Alan Wake’s American Nightmare

 
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Overview
 

Overall
 
 
 
 
 
4/5


User Rating
1 total rating

 

Positives


Fantastically woven story | Unique gameplay and style | Arcade mode relies on skill

Negatives


Superfluous gameplay additions | Unclear whether a sequel or closure


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Posted August 11, 2013 by

 
Full Article
 
 

This review was contributed by Jeremy Jastrzab, former Executive Editor of PALGN.

An interesting aspect of the current generation has been the number of vapourware titles that have managed to finally get released. Incidentally, just about all of them, from Duke Nukem Forever to Too Human toSplinter Cell: Conviction to L.A. Noire, have been followed by some controversy. Be they unfulfilled expectations or unrealised potential, one of the more successful vapourware titles to materialise was Alan Wake, though not without its share of praise and criticisms.

However, for what Alan Wake may have lacked in the initial ambition that it had touted upon announcement, it was a unique and focused title that delivered one of the most interesting and immersive stories and relatable sets of characters of the current generation. So what if the game was a little linear or the combat was a little simple? Contextually, it all worked quite well and didn’t take away from the thriller or survival element from the game, to provide a wholly compelling experience.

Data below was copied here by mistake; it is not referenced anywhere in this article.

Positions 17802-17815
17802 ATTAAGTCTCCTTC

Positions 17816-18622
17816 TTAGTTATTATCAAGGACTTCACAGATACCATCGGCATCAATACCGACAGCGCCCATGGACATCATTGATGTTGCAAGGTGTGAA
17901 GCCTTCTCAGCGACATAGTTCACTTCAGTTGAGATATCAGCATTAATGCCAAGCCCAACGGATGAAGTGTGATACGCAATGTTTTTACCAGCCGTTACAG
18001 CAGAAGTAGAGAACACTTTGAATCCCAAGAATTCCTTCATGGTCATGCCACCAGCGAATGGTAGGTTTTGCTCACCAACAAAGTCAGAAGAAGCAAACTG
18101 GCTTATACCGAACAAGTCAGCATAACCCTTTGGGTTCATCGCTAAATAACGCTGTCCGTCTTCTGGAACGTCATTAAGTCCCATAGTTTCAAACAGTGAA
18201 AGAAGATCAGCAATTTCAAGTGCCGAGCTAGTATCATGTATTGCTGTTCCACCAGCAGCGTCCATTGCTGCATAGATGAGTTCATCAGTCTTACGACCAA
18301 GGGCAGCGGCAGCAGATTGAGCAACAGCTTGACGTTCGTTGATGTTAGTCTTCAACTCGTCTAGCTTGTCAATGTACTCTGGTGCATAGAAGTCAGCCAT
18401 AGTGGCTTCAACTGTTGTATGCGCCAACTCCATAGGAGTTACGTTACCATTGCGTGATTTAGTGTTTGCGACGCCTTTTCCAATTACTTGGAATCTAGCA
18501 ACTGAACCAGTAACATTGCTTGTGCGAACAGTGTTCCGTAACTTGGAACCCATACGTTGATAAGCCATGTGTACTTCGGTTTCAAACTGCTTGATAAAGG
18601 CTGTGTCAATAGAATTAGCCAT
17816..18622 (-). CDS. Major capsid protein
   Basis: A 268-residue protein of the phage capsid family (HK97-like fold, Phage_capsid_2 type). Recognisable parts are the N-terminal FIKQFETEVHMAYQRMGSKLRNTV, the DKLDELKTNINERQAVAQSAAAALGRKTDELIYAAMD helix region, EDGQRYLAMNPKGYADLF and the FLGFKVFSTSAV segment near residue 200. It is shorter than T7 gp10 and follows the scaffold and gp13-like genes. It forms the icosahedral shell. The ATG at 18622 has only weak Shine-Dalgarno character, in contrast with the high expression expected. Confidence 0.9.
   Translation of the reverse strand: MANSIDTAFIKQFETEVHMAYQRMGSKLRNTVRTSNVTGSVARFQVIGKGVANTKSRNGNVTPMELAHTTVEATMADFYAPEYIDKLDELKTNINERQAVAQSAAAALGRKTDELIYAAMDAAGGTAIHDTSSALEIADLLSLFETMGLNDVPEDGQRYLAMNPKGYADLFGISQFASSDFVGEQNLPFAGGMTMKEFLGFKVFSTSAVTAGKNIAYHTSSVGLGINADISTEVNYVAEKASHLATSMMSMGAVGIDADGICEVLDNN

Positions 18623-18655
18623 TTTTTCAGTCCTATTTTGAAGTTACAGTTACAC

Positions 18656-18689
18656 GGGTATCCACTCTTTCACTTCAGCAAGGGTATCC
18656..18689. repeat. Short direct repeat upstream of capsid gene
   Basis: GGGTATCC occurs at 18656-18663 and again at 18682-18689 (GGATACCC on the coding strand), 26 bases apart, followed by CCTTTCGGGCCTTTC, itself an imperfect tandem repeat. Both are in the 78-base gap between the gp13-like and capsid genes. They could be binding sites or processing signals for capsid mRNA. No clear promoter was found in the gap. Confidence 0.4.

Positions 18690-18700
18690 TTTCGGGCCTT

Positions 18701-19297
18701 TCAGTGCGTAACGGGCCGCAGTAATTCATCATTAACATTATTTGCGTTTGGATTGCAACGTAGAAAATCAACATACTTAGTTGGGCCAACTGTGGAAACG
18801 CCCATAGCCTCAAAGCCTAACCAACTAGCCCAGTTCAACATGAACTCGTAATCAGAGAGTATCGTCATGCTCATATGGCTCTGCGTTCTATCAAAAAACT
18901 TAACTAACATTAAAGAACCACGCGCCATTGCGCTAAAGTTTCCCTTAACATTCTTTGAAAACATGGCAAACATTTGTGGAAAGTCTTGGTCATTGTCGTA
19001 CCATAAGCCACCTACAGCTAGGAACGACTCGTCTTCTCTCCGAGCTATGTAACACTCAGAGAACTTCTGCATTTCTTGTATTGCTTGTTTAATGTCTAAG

Given the way that the game finished, and how it was supplemented by two DLC add-ons – The Signal andThe Writer – this download only follow-up (possibly sequel?), Alan Wake’s American Nightmare, is a fascinating prospect. It’s almost as if it’s a bit of a ‘pilot’, attempting to see whether there is just enough interest out there to continue the franchise, but at the same time it provides enough to finish off things on a satisfying note (even if it does seem a little too good to be true…). Either way, it’s still a superbly written and compelling title that provides a unique experience.

Titular character, Alan Wake, is still stuck grappling with the darkness, and has for the last two years been tormented by his doppelganger known as Mr Scratch (onomatopoeia for ‘blank’), a being hell bent on using the whole of his dark side. Prior to hitting fame, Alan had worked as a writer on a (fictional) show known in his world as ‘Night Springs’, and uses his past writing experience on this show as an ‘out’ from this nightmare. You’ll get the most complete picture if you’ve completed all of the original game and both DLC add-ons. Despite the more condensed nature of the experience, the story is still fully formed and superbly written – you won’t know the full picture until you get to the end, but there is still enough to have you pondering…